not tell. However, I resolved not to lose my corn, if possible, though I should watch it night and day. In the first place, I went among it to see what damage was already done, and found they had spoiled a good deal of it; but that as it was yet too green for them, the loss was not so great but that the remainder was like to be a good crop if it could be saved.
I stayed by it to load my gun, and then coming away, I could easily see the thieves sitting upon all the trees about me, as if they only waited till I was gone away. And the event proved it to be so; for as I walked off, as if I was gone, I was no sooner out of their sight but they dropped down, one by one, into the corn again. I was so provoked, that I could not have patience to stay till more came on, knowing that every grain that they ate now was, as it might be said, a peck-loaf to me in the consequence; but coming up to the hedge, I fired again, and killed three of them. This was what I wished for; so I took them up, and served them as we serve notorious thieves in England, viz., hanged them in chains, for a terror to others. It is impossible to imagine almost that this should have such an effect as it had, for the fowls would not only not come at the corn, but, in short, they forsook all that part of the island, and I could never see a bird near the place as long as my scarecrows hung there.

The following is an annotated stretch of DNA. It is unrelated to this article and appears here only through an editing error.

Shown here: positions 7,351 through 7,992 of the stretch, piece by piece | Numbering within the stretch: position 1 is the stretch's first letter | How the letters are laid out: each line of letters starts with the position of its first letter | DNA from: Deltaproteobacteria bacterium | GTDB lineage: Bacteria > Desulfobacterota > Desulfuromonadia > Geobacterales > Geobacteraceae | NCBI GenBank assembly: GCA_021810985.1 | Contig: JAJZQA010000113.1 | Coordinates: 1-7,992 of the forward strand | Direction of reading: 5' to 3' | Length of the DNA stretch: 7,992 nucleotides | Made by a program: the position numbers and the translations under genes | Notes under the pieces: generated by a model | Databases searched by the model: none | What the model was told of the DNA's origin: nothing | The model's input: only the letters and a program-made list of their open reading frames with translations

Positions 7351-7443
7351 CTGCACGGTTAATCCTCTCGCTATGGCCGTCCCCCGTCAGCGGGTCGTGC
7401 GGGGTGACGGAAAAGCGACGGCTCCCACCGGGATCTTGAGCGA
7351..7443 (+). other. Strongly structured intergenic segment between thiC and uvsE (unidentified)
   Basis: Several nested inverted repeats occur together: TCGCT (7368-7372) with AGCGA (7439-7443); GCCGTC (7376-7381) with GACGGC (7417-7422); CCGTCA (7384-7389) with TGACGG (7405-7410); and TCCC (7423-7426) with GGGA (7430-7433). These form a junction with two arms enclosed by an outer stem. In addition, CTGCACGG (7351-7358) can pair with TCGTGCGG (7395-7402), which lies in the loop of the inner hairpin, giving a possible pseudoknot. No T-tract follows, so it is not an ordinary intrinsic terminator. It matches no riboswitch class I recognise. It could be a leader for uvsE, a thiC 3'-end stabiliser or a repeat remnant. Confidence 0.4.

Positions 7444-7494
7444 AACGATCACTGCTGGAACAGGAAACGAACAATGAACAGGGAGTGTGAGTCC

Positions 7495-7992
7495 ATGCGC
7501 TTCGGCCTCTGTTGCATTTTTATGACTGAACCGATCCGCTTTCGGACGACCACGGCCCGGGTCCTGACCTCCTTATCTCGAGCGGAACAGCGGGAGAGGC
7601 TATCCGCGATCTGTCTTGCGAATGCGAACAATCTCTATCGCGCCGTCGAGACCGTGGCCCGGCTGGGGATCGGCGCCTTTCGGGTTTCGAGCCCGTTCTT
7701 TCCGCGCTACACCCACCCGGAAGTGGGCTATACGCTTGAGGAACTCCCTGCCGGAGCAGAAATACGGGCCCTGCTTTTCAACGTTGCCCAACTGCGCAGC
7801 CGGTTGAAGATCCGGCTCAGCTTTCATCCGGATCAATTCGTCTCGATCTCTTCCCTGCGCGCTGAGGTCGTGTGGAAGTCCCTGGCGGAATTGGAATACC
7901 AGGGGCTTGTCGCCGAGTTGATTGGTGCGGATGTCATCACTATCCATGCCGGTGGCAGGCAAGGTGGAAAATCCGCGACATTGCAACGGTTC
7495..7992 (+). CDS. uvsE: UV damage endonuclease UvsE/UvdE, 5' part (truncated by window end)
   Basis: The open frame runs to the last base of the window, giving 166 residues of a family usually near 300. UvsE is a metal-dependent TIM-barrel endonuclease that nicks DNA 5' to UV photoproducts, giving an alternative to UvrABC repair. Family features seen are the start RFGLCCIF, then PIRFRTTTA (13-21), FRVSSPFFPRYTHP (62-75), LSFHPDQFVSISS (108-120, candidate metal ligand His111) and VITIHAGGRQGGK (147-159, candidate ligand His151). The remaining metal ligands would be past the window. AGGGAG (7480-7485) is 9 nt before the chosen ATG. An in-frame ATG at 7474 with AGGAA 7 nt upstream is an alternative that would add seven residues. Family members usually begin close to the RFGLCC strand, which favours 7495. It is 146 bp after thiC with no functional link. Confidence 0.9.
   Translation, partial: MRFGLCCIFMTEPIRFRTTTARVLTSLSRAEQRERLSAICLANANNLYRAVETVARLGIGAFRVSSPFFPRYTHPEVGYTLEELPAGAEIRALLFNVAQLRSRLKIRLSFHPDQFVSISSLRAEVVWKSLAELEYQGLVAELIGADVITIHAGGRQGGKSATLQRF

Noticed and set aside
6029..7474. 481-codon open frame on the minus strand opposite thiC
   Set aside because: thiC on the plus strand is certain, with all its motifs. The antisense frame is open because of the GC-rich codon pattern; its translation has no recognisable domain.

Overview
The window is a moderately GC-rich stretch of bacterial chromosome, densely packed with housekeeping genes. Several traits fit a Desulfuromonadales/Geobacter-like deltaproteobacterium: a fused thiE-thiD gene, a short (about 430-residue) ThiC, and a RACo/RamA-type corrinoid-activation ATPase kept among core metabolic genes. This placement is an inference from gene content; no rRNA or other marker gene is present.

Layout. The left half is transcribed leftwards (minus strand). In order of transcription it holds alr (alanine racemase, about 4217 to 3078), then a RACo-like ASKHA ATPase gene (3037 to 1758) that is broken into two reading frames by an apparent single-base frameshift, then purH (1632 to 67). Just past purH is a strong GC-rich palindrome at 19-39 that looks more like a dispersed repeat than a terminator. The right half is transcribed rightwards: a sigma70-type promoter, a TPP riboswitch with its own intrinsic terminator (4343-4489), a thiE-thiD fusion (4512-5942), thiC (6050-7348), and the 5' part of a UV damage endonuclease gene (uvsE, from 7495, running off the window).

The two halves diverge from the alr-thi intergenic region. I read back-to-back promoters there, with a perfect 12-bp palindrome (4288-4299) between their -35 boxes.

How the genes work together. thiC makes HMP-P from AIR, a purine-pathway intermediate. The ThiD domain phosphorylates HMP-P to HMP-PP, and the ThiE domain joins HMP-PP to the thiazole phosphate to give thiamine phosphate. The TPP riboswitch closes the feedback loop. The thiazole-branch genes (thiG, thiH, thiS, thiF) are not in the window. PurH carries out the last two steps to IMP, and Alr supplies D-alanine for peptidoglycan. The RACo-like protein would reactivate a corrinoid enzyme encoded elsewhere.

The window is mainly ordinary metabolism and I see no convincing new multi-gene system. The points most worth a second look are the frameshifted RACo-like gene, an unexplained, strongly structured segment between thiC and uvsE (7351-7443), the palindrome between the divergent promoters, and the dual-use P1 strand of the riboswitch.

This I was very glad of, you may be sure; and about the latter end of December, which was our second harvest of the year, I reaped my crop.
I was sadly put to it for a scythe or a sickle to cut it down, and all I could do was to make one as well as I could out of